Eco Tourism in Vietnam

Vietnam is a place of incredible natural beauty, rich cultural and historical heritage, hard working people and tremendous agricultural and intellectual richness. The country is blessed with a 3,250 km coastline of mostly pristine beaches, beautiful lagoons and awe- inspiring Deltas. Biodiversity is rich with an estimated 12,000 plant, 275 mammal, 800 bird, 180 reptile, 2,470 fish and over 5,500 insect species.

Located some 30 miles from the Vietnamese mainland, in the Gulf of Thailand, at a length of 28 miles and slightly bigger than Singapore, Phu Quoc is Vietnam’s largest island. Beautiful beaches and one of the biggest virgin forests in Southern Vietnam make this a prime area for ecotourism. Bird life includes the puff throated babbler, stripe throated boo boo, green eared barbet, flower picker, and the lesser raquet tail drongo. There are over 50 species of butterfly and the list goes on.

Over the past three years, ambitious plans have been proposed to turn the island into a multi-use tourism destination, complete with golf courses, hundreds of hotels and resorts, and a new international airport capable of handling some 2.5 million passengers per year.(iv) There is an estimated 80,000 population currently living on Phu Quoc.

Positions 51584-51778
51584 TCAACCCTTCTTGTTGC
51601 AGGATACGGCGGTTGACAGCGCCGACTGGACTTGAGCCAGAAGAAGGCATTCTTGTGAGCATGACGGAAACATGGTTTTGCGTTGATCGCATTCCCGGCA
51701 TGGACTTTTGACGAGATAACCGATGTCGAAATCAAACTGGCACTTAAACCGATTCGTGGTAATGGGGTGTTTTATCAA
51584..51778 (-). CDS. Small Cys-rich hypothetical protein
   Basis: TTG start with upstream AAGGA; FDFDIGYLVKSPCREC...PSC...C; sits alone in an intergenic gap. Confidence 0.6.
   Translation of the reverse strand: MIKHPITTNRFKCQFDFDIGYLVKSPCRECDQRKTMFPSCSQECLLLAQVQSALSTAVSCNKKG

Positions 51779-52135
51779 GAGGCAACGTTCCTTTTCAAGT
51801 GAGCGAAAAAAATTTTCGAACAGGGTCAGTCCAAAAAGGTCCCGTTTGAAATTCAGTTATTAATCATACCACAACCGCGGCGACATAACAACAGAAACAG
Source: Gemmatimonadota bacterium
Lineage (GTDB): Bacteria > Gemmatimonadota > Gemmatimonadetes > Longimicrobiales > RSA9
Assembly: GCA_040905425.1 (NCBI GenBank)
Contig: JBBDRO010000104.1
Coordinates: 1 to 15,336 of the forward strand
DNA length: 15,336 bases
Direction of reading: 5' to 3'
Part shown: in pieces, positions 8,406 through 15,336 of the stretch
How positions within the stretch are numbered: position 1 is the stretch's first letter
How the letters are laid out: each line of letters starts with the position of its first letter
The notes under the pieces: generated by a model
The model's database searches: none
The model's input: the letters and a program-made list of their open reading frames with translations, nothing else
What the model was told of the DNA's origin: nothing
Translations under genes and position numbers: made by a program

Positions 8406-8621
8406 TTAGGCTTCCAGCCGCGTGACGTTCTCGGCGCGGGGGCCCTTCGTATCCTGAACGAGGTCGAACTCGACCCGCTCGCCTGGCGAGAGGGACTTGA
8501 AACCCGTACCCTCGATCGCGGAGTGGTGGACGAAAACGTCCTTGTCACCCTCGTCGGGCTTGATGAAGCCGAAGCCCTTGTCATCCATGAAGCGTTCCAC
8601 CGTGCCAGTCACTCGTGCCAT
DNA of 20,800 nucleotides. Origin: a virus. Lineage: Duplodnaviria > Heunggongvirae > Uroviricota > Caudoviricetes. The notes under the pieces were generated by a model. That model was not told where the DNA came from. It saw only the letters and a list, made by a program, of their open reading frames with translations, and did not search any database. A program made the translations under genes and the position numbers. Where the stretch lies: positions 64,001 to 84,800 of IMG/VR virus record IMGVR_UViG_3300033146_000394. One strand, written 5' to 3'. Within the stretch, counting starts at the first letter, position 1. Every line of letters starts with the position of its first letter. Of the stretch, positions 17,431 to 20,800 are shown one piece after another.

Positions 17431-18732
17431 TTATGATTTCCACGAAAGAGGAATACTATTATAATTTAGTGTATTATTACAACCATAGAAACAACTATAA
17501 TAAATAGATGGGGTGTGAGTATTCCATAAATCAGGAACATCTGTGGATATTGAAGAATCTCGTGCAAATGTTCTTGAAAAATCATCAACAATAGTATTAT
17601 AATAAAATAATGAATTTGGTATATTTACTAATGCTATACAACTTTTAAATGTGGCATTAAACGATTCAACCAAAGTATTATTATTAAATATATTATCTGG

Three eco-resorts, Thang Loi, Bo Resort and Mango Bay, on the northwestern part of the island, are setting a different example of what could be done on the island. I visited Bo Resort and Mango Bay and discovered they are both low-density resorts using many common ecotourism concepts, including the use of solar power, replanting of endemic vegetation, and construction materials made from renewable sources such as earth, leaves, stone and bamboo. Mango Bay is taking ecotourism initiatives a step further by getting involved with large forest preservation projects, setting up a tourism school, and building a handicraft center for local communities.

Other nature based programs and ecotourism initiatives on the island include: developing eco-tourist maps and eco-tours that use existing park resources, eco-trails, documentation of local flora and fauna, and an analysis of ecotourism impacts on the environment. An NGO called Wild Life at Risk (WAR)(vi) is also working with the government of Kien Giang province on a new initiative that proposes establishing a trade group with codes of conduct for new hotel and resort projects on the island. These will include construction and beach policies, local community involvement, as well as marine and forest conservation.

Vietnam is at a difficult crossroads between economic development that will bring prosperity to its people and preservation initiatives that maintain the rich beauty and natural heritage of the country. On my last trip to Phu Quoc, I was pleased to learn of new initiatives that partner NGOs, local government and private businesses (mainly eco-resorts) working towards a more sustainable future – a positive development amid the distress the tourism boom is causing.